1. What is the relationship between adherence to dietary guidelines/recommendations or specific dietary patterns, assessed using reduced rank regression analysis, and cardiovascular disease?
  1. What is the relationship between adherence to dietary guidelines/recommendations or specific dietary patterns (assessed using methods other than index/score, cluster or factor, or reduced rank regression analyses) and risk of cardiovascular disease?
Risk of Type 2 Diabetes
  1. What is the relationship between adherence to dietary guidelines/recommendations or specific dietary patterns, assessed using an index or score, and risk of type 2 diabetes?
  1. Are prevailing patterns of diet behavior in a population, assessed using factor or cluster analysis, related to risk of type 2 diabetes?
  1. What is the relationship between adherence to dietary guidelines/recommendations or specific dietary patterns, assessed using reduced rank regression analysis, and risk of type 2 diabetes?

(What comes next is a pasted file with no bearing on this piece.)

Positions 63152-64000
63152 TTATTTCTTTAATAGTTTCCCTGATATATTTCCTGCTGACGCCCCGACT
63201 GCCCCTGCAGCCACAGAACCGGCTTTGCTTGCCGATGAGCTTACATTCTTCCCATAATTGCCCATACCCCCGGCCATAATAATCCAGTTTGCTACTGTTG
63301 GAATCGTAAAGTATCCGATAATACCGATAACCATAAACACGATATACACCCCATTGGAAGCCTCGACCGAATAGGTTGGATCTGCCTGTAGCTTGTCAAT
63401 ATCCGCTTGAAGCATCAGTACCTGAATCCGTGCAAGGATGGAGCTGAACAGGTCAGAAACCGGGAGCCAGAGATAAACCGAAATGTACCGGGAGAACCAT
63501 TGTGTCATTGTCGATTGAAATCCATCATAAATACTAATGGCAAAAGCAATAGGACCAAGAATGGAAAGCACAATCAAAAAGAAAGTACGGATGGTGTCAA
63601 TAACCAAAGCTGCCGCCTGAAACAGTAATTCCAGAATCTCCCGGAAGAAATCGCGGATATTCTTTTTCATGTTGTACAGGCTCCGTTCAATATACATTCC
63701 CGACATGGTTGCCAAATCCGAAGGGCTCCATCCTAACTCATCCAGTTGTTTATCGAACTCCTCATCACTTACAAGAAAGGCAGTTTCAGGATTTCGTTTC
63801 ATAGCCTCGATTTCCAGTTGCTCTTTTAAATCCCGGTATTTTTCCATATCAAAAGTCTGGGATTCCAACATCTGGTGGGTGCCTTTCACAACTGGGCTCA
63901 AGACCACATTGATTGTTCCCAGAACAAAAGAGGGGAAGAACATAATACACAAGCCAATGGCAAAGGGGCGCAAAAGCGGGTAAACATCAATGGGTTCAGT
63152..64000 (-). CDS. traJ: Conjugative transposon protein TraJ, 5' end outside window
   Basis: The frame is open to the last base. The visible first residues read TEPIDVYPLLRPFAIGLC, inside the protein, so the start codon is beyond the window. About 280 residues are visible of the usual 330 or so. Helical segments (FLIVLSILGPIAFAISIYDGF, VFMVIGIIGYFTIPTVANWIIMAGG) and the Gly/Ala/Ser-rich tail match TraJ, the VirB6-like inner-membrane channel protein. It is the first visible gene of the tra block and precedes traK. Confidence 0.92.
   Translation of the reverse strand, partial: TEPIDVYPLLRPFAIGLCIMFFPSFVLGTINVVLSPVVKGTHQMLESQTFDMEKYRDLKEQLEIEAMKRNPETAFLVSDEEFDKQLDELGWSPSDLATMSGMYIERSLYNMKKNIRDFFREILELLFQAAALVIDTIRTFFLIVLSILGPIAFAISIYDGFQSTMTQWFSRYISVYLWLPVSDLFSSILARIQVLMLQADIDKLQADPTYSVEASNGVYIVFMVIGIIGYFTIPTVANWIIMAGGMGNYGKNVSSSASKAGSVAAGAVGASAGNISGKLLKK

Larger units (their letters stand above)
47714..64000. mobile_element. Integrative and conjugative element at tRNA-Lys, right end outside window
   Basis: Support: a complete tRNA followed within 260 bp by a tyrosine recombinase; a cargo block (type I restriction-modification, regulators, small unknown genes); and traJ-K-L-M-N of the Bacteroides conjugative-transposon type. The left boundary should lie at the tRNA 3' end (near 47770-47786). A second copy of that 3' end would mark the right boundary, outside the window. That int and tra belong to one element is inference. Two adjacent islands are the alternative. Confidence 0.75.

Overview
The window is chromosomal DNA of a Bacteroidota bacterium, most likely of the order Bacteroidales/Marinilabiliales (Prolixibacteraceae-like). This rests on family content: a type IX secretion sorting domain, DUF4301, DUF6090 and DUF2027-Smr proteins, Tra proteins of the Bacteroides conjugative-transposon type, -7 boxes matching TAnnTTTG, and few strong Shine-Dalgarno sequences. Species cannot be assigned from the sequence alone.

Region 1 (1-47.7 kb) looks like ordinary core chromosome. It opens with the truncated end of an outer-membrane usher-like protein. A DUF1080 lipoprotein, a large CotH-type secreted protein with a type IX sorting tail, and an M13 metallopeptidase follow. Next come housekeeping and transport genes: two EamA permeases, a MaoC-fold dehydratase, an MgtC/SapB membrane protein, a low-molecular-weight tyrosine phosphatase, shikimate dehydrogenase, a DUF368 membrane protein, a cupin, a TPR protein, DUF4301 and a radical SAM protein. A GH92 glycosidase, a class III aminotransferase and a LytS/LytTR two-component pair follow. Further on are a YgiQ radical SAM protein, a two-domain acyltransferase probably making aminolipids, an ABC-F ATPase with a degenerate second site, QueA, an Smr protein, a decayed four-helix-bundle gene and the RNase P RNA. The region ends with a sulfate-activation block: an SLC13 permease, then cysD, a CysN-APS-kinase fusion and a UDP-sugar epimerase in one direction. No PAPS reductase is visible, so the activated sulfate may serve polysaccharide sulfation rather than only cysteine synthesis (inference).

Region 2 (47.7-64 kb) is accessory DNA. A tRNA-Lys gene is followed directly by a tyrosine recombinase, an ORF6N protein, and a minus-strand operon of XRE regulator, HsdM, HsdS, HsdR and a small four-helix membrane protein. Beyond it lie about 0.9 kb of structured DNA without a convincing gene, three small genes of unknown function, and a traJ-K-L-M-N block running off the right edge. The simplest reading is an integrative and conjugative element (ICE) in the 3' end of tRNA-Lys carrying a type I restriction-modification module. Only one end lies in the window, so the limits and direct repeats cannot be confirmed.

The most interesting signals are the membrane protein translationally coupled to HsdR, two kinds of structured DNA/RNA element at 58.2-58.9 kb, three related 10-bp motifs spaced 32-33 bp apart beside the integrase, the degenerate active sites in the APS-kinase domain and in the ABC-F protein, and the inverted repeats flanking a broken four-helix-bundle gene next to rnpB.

1. What is the relationship between adherence to dietary guidelines/recommendations or specific dietary patterns (assessed using methods other than index/score, cluster or factor, or reduced rank regression analyses) and risk of type 2 diabetes?
 
[1] U.S. Department of Agriculture and U.S. Department of Health and Human Services. Dietary Guidelines for Americans, 2010. 7th Edition, Washington, DC: U.S. Government Printing Office, December 2010.


Last Updated: 02/04/2014